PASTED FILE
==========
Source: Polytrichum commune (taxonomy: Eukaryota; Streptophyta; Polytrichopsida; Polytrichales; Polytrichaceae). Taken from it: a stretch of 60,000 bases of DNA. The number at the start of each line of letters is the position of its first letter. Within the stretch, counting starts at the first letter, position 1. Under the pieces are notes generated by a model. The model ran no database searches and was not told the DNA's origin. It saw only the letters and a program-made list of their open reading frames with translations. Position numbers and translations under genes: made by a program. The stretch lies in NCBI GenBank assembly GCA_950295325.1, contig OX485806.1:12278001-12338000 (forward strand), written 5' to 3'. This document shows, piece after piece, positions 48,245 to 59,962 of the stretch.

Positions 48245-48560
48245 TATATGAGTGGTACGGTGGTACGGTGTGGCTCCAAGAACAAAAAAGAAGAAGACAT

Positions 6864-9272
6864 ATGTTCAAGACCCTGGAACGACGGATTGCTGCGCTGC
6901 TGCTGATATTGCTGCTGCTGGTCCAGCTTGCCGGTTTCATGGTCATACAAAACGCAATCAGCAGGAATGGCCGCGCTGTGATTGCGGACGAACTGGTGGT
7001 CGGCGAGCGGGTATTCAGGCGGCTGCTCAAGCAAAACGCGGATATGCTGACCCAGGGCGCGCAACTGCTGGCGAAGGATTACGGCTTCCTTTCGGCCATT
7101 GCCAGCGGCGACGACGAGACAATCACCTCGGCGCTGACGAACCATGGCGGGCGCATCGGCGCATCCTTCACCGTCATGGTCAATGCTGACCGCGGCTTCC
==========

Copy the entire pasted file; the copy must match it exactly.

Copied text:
Source: Polytrichum commune (taxonomy: Eukaryota; Streptophyta; Polytrichopsida; Polytrichales; Polytrichaceae). Taken from it: a stretch of 60,000 bases of DNA. The number at the start of each line of letters is the position of its first letter. Within the stretch, counting starts at the first letter, position 1. Under the pieces are notes generated by a model. The model ran no database searches and was not told the DNA's origin. It saw only the letters and a program-made list of their open reading frames with translations. Position numbers and translations under genes: made by a program. The stretch lies in NCBI GenBank assembly GCA_950295325.1, contig OX485806.1:12278001-12338000 (forward strand), written 5' to 3'. This document shows, piece after piece, positions 48,245 to 59,962 of the stretch.

Positions 48245-48560
48245 TATATGAGTGGTACGGTGGTACGGTGTGGCTCCAAGAACAAAAAAGAAGAAGACAT

Positions 6864-9272
6864 ATGTTCAAGACCCTGGAACGACGGATTGCTGCGCTGC
6901 TGCTGATATTGCTGCTGCTGGTCCAGCTTGCCGGTTTCATGGTCATACAAAACGCAATCAGCAGGAATGGCCGCGCTGTGATTGCGGACGAACTGGTGGT
7001 CGGCGAGCGGGTATTCAGGCGGCTGCTCAAGCAAAACGCGGATATGCTGACCCAGGGCGCGCAACTGCTGGCGAAGGATTACGGCTTCCTTTCGGCCATT
7101 GCCAGCGGCGACGACGAGACAATCACCTCGGCGCTGACGAACCATGGCGGGCGCATCGGCGCATCCTTCACCGTCATGGTCAATGCTGACCGCGGCTTCC